Don Rolf’s story in aviation began in Southern California when he was 17, in 1939. Back then he was flying around So Cal in a 1931 Waco delivering airplane parts. He flew out of Monrovia Airport, which is now a shopping mall. Don didn’t realize it but on one of his approaches into Monrovia, his photograph was captured in what turned out to be a very historic image taken by a young photographer, Clancy Hess. Clancy, as fate would have it, also flew that exact same Waco back then and became a famous Naval photographer shooting in the Pacific during WWII. He also became a dear friend of mine. On D Day+1 Don found himself on Omaha Beach, and, as life would have it, he was in a special unit with the Army, not the Air Corp. The unit worked their way across Europe and Don has quite the stories about his adventures. The storytelling turns solemn when Don comes up to the Battle of the Bulge. His unit had to crawl between the Allied and German lines on those dark, cold, snowy days. They were putting orange flagging into place to direct the aerial attack for the P-47 Thunderbolts when the weather cleared. Can you imagine, bullets and shells flying overhead in both directions because no one knew they were there?! He tells the tale all the way up to when the P-47s were directly overhead and making their runs. Here he goes silent. The rest of the story goes untold, so we can only assume it’s too dreadful to be told.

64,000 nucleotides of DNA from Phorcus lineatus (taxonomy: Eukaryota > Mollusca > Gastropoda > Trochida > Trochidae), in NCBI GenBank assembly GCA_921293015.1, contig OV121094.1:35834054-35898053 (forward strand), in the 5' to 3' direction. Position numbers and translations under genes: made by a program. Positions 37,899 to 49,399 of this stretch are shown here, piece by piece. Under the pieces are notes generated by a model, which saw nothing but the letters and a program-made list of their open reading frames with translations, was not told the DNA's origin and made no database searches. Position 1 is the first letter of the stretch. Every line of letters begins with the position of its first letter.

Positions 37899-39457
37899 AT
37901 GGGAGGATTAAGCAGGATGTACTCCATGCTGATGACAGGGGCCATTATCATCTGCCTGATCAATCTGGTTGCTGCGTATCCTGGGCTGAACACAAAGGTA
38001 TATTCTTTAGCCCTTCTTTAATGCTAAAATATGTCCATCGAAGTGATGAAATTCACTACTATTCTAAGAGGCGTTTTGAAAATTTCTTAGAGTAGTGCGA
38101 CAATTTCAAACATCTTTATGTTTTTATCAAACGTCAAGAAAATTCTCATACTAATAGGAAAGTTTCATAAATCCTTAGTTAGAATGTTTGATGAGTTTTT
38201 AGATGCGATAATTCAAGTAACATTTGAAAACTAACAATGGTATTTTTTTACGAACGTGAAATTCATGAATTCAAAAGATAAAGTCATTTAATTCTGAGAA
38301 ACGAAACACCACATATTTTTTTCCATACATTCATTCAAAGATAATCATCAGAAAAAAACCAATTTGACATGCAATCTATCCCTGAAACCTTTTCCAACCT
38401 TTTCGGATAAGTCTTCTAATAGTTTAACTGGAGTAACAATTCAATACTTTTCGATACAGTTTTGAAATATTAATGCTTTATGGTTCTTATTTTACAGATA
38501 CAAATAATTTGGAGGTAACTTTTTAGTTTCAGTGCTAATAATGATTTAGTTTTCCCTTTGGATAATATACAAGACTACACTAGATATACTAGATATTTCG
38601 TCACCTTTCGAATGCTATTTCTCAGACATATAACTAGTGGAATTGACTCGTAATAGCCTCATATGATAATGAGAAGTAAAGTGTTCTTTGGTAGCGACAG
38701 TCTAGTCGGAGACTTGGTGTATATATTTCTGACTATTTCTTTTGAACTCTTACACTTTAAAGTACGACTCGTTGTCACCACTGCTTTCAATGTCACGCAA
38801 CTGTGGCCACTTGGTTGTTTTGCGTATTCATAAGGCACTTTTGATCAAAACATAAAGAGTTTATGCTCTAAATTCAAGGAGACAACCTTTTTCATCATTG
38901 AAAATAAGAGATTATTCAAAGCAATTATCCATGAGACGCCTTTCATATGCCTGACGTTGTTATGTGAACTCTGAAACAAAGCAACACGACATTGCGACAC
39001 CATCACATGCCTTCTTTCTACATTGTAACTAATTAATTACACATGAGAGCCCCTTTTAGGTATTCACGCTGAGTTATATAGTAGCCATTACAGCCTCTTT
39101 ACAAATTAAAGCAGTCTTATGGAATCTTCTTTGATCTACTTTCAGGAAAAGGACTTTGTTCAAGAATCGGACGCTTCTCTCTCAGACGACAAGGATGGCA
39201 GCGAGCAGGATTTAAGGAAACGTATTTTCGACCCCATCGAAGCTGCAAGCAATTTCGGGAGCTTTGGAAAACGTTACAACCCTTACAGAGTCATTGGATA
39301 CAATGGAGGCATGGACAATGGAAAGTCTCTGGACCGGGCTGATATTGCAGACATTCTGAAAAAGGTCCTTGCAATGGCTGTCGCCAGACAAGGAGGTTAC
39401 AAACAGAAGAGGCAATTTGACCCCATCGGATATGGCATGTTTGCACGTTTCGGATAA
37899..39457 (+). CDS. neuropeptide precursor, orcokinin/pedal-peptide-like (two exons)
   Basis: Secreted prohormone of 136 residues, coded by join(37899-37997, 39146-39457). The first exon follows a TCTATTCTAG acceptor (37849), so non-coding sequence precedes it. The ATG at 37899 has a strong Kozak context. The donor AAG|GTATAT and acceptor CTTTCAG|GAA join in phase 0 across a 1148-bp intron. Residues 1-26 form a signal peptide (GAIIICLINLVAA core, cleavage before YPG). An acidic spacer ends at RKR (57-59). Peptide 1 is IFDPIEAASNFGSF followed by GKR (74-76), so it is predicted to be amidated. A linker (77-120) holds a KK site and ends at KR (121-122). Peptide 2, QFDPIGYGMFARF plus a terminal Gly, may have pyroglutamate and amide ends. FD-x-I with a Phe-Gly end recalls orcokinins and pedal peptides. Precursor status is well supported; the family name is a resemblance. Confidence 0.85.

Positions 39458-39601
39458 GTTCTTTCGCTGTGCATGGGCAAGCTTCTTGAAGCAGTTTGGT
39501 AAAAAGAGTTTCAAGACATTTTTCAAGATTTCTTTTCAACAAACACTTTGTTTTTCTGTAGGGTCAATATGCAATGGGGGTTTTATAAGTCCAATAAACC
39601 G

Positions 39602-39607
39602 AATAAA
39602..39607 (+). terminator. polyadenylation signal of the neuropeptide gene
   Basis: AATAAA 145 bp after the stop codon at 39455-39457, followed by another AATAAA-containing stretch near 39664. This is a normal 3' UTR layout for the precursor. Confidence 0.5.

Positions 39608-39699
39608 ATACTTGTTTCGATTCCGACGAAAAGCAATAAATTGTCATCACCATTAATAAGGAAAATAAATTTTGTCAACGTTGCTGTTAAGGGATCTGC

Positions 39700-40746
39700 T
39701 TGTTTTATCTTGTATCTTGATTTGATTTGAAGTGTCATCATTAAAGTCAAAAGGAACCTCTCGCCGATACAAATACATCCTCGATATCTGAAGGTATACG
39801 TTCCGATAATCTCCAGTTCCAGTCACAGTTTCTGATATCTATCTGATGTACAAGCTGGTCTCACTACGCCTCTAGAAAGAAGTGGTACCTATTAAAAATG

Well that exact same ’31 Waco that Don & Clancy and so many others flew in So Cal in the ‘30s still flies! It was restored by its current caretaker (as he prefers to say) and flown by our dear friend Warren. Sharon & I have flown many times in this gorgeous aircraft and have a real love affair with it. Warren being Warren, he seems to have vets gravitate to him and in this case, Don’s son reached out to Warren. Finding out that Warren owned the plane his dad had flown so long ago and that it still flies, he arranged to get his dad back into the Waco. Two months later Don was in Minot, ND with Warren at the stick flying him around. Don had the biggest smile you’d ever seen! Yes, Warren is very much a part of the Flying Passion project, as are Don and Clancy (who passed this last December). One aircraft touched the lives of these three aviators and time brought them all together. And our camera was there to tell their story. That’s what photography is all about!